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Last Updated: Thursday, 1 April, 2004, 10:20 GMT 11:20 UK
Shellfish unlock pollution clues
Dr Bill Perkins, Institute of Geography and Earth Sciences, The University of Wales, Aberystwyth
Dr Perkins with some of the oldest creatures on Earth... clams
Scientists at a mid Wales university believe they can use shellfish to accurately measure water pollution.

Researchers at the University of Wales in Aberystwyth have come up with a way of unlocking the secrets held in the shells of cockles and mussels.

The molluscs are made up of calcium carbonate which grows in layers, forming a pattern like rings in a tree.

Pollutants become trapped between the layers, providing a chemical trace which can be followed back decades.

The Aberystwyth team, led by Dr Bill Perkins of the Centre for Research in Environment and Health at the Institute of Geography and Earth Sciences, have been working on a laser-based technique to extract samples from the individual layers on a shell in minute quantities.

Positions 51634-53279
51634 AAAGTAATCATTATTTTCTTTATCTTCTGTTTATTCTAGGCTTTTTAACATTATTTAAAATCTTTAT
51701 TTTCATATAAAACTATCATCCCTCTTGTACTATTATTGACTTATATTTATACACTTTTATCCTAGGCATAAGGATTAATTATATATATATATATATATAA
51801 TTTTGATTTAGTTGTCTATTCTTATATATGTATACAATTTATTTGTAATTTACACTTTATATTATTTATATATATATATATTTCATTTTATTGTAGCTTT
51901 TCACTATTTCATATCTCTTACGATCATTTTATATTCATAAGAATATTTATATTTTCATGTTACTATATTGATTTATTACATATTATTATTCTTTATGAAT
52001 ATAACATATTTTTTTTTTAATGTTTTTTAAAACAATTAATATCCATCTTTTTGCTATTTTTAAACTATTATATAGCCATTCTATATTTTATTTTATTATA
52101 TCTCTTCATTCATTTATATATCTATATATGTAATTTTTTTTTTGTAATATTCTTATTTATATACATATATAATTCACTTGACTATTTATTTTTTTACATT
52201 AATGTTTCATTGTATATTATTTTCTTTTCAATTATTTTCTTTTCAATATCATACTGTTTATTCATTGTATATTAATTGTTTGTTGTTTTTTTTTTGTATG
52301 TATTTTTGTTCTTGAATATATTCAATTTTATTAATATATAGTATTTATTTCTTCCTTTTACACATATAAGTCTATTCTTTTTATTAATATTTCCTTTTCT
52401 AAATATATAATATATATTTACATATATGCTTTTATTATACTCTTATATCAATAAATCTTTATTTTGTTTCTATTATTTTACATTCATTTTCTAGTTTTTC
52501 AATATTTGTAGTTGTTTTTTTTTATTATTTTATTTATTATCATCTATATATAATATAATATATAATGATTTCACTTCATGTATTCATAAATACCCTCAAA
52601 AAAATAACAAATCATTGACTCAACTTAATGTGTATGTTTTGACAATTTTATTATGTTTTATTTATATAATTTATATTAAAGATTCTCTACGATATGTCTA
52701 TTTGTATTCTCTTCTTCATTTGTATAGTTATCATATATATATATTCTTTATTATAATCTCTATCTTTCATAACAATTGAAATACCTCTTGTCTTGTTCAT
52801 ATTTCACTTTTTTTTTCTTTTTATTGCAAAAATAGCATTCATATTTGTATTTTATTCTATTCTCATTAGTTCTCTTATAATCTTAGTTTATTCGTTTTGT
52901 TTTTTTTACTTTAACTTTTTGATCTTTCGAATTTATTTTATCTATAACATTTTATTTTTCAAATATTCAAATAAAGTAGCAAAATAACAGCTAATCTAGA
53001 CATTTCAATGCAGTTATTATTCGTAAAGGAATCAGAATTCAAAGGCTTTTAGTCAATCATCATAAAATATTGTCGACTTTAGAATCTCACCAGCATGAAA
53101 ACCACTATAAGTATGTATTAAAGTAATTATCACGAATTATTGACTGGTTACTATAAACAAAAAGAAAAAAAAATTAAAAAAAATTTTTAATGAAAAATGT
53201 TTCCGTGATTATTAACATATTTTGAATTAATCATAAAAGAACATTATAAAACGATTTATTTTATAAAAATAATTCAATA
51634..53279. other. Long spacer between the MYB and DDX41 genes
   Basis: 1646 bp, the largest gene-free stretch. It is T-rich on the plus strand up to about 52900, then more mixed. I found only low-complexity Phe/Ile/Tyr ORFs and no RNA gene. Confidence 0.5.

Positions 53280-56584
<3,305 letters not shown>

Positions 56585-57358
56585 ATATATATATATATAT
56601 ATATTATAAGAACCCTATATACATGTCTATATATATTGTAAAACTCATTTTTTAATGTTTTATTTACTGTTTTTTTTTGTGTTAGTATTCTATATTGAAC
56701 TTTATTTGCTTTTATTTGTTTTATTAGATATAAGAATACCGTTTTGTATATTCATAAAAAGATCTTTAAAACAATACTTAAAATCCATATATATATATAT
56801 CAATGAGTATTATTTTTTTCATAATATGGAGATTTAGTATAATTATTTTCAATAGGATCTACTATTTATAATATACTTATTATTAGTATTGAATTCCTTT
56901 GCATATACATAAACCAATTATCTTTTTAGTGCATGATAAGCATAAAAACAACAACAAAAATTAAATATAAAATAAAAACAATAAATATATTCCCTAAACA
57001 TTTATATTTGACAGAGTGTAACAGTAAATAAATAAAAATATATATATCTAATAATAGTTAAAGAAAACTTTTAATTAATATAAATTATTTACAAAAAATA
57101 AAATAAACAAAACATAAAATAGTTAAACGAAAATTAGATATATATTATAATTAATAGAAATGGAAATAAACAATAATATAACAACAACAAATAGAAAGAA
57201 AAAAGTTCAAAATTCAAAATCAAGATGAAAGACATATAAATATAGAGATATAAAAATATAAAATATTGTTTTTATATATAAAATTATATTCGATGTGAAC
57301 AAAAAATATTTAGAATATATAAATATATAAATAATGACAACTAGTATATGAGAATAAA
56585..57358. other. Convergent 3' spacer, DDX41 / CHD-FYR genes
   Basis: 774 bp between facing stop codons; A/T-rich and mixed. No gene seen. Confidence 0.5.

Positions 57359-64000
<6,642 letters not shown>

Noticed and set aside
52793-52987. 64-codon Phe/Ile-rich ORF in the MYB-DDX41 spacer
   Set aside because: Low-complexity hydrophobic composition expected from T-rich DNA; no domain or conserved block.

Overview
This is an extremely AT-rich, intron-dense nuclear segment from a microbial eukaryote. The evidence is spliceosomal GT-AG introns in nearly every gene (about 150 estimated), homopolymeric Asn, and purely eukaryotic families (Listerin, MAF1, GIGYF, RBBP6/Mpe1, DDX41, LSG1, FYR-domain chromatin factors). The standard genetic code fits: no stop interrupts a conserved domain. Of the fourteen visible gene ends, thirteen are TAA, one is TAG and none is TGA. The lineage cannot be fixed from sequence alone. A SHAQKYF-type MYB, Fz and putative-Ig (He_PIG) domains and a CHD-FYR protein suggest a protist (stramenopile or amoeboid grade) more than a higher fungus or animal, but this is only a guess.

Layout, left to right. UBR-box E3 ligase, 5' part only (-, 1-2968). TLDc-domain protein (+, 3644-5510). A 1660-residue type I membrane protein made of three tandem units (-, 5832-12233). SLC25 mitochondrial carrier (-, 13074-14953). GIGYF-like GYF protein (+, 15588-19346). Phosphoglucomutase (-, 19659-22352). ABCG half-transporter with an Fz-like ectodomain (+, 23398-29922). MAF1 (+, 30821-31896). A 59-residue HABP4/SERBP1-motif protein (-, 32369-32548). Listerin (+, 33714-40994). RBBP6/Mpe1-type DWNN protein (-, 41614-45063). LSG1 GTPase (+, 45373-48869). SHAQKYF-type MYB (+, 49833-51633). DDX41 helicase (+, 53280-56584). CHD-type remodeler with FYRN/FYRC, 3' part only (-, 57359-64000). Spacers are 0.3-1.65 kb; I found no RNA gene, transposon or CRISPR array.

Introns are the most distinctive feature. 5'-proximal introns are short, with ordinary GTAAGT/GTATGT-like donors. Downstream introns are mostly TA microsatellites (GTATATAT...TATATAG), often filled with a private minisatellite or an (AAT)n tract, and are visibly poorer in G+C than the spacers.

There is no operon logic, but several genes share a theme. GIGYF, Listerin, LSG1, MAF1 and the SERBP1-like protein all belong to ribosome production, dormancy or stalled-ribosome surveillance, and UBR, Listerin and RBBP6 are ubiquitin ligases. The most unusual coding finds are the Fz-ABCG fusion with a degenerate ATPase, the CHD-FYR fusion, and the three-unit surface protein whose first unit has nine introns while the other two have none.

We will soon be able to pinpoint a pollution incident to a particular day and even identify the source
Dr Bill Perkins
According to Dr Perkins the sea has been the ultimate "sink" for waste since man started mining and processing metals.

One clam, Arcitca islandica, found in Cardigan Bay on the west Wales coast, has become known as the tree of the sea because it is the longest living creature on Earth, living for anything from 150 to 225 years.

He said: "The oceans have been used to wash away man's dirt for thousands of years and there are many techniques that allow scientists to monitor the levels of pollution and to look at long term changes in concentrations.

"However, there is an increasing need to pinpoint when a pollution incident takes place and the likely source of the contamination, as people become more aware of the effects of pollution on the environment and their lives.

"The technique we have developed, coupled with our increased understanding of how shells are formed, means that we will soon be able to pinpoint a pollution incident to a particular day and even identify the source."

He added that the work would enable scientists to be much more accurate in the increasingly important field of environmental forensics, where there is a need to prove who is responsible for a particular incident.

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